4 albums, all at the real cutting edge of dub in the 70's by the visionary of Fay Music, Mr. Edwards. King Tubby meets the Upsetter at the Grass Roots of Dub and KT Surrounded by the Dreads absolutely essential listening for those who wish to learn the true magic of the man named King. OK Natty Sounds a tad dated know but hell rare and the essential link between 70s reggae and dub. Can you fault Blackbeard? Hardest sounding album. Invest £12 now if you want to know what real 70's dub sound like.
hope the previous reviewer resolved his deficet, as he'll be missing out, whichever disc it is. although i've still a couple to get, this series is essential stuff, both for newcomers and old hands, in 7 (so far) easy lessons. much praise to greensleeves. this set begins with the soul, roots, jazz, lounge dub of winston edwards, discs 2 and 3 primarily tubby heavy (ho ho), and exemplify widely his genius in the field. the legendary 'king tubby meets the upsetter at the grass roots of dub' also features some superb scratch material, pre black ark. but, the ball in the back of the net in this collection is blackbeard's (and edwards) 'dub conference'. this album just rips it and is a prime example of uk based reggae at it's best. how about vol 8 being an all uk set. there's enough killer material for this. again, run long with this series.
I want to add something to the overall assessments that tech sergeant gives here and comment man gives on AMZ US, because I was led by an AMZ suggestion to a JetStar version of disc 2 included in this excellent set. But at a certain point I realized that I already had it form this collection. So here's what I said in reply to other reviewers of that release because it may be helpful for those considering this one. If anyone has both versions, please let us know if there is any significant difference in sound quality:
This is available on Evolution of Dub Vol.7 for not much more money and including three other great albums with people like Joe Gibbs, Lee Perry, Winston Edwards and Dennis Bovell involved.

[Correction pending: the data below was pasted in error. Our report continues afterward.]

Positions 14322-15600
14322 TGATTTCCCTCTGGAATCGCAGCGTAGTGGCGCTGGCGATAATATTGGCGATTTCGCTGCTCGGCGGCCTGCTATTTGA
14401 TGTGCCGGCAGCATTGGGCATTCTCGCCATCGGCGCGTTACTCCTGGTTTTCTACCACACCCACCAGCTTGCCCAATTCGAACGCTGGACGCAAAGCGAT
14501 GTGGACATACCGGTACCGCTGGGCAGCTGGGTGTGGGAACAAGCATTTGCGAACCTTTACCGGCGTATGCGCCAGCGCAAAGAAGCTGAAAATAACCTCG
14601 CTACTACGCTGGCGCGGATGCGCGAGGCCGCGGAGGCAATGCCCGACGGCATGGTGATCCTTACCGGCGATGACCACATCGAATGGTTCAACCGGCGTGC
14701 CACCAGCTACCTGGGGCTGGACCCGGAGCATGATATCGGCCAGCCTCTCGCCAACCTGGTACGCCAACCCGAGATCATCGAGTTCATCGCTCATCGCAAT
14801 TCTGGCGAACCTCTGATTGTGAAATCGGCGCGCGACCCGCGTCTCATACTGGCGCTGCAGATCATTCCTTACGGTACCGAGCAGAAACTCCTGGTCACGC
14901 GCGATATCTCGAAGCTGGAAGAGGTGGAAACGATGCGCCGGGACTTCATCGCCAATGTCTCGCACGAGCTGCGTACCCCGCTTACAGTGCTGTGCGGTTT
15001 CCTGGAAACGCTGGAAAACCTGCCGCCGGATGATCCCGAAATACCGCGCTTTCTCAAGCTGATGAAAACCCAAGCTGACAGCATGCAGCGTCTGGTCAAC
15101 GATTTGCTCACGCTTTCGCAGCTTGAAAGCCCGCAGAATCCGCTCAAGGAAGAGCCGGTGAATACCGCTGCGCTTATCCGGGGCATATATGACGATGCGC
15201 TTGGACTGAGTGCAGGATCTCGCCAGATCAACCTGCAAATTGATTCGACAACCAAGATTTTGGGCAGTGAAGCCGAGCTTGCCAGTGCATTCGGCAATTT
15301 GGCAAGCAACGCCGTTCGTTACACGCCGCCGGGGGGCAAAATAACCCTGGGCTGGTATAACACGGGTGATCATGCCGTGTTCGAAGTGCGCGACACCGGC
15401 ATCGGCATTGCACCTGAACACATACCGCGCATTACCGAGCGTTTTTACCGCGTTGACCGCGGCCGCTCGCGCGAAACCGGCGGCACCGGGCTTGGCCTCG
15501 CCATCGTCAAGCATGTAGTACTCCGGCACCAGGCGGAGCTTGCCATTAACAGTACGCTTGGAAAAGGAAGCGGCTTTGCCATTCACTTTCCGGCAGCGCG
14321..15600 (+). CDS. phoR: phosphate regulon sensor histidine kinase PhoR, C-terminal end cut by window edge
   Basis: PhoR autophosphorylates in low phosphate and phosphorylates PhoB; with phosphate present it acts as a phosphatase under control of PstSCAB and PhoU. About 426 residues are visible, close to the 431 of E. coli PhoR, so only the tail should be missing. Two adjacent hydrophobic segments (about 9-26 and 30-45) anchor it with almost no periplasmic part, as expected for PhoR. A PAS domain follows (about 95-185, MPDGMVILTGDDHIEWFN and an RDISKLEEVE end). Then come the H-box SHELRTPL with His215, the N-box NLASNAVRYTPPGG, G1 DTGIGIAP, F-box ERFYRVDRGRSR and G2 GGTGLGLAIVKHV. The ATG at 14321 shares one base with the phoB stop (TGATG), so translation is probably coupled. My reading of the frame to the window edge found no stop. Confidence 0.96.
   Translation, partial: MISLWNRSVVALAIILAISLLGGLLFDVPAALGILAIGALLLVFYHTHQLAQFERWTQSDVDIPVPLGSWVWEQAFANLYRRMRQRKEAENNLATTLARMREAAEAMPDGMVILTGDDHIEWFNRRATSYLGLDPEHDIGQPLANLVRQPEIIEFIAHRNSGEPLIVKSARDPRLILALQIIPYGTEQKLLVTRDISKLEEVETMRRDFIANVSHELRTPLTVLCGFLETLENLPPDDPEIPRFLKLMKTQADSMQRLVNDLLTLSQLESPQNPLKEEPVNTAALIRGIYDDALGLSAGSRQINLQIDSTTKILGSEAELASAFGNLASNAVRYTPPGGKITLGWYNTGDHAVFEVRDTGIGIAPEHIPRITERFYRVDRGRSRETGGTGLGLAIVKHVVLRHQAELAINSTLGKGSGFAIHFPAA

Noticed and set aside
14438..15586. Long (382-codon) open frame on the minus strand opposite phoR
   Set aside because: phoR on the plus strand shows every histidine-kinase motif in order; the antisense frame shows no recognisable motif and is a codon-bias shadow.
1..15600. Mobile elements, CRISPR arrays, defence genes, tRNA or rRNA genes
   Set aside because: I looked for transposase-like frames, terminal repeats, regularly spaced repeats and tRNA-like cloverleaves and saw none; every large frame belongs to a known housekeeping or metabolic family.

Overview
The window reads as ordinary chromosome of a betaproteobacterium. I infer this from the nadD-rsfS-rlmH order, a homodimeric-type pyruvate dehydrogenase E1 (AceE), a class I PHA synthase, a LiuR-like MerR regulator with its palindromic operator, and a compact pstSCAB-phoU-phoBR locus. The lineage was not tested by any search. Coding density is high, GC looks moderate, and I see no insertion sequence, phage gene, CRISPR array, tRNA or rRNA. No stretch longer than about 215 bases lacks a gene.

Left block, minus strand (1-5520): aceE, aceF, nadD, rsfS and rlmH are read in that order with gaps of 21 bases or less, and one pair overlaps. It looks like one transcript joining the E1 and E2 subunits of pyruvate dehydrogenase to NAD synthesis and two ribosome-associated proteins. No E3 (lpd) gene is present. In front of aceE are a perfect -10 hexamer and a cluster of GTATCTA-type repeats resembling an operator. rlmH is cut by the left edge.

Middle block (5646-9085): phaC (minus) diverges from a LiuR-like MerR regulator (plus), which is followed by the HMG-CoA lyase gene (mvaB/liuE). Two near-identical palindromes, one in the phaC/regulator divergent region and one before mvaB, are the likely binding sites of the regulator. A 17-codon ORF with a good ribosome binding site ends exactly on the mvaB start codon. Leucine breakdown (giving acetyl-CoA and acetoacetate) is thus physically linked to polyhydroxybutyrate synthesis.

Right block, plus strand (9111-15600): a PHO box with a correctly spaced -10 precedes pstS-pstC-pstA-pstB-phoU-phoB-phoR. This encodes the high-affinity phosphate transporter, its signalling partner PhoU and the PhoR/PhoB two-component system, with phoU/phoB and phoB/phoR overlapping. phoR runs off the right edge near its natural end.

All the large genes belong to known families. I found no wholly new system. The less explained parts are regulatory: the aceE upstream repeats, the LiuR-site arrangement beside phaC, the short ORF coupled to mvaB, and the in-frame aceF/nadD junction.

Both reviewers on AMZ UK are right that this is not just a rehash of old stuff but also the sound quality isn't pristine. The full title of the album is 'KT surrounded by the Dreads at the National Arena', recorded in 1975. So it is a 'live' album of sorts, though it isn't 100% clear from the otherwise informative liner notes what that really means in the end. At least the music of the Dreads is live, and I'm assuming that Tubby, who is said to have 'played form 6PM to 6AM', was dubbing live at the Arena, sound system style. With that in mind, it is actually pretty amazing stuff.
Anyway, it is still an excellent and unique addition to the KT catalog, just make sure to get the Evolution version. I cannot guarantee that that one has (much) better sound, because I haven't heard the JetStar version, but as one reviewer has already mentioned, it isn't so bad by Jamaican standards at the time and, I'll add, for a live album anywhere at the time. How many horrendous sound quality but 'historical' albums or bootlegs do the ears of so many music fans suffer through for the sake of hearing some otherwise unavailable or rare sounds or tunes from their favorite artists?
No time for a detailed analysis of the actual music, but KT fans won't be disappointed. Fans of big, fat, languorous bass will be really happy. Unfortunately, one problem with the Evolution series is that it often isn't clear who exactly played what on which album. In the liner notes, it says that the Dreads are actually the Wailers, but looking elsewhere you'll find that it is the Natty Locks Band. Whether these are all the same is a mystery I don't have time to solve. If anyone knows, please reply.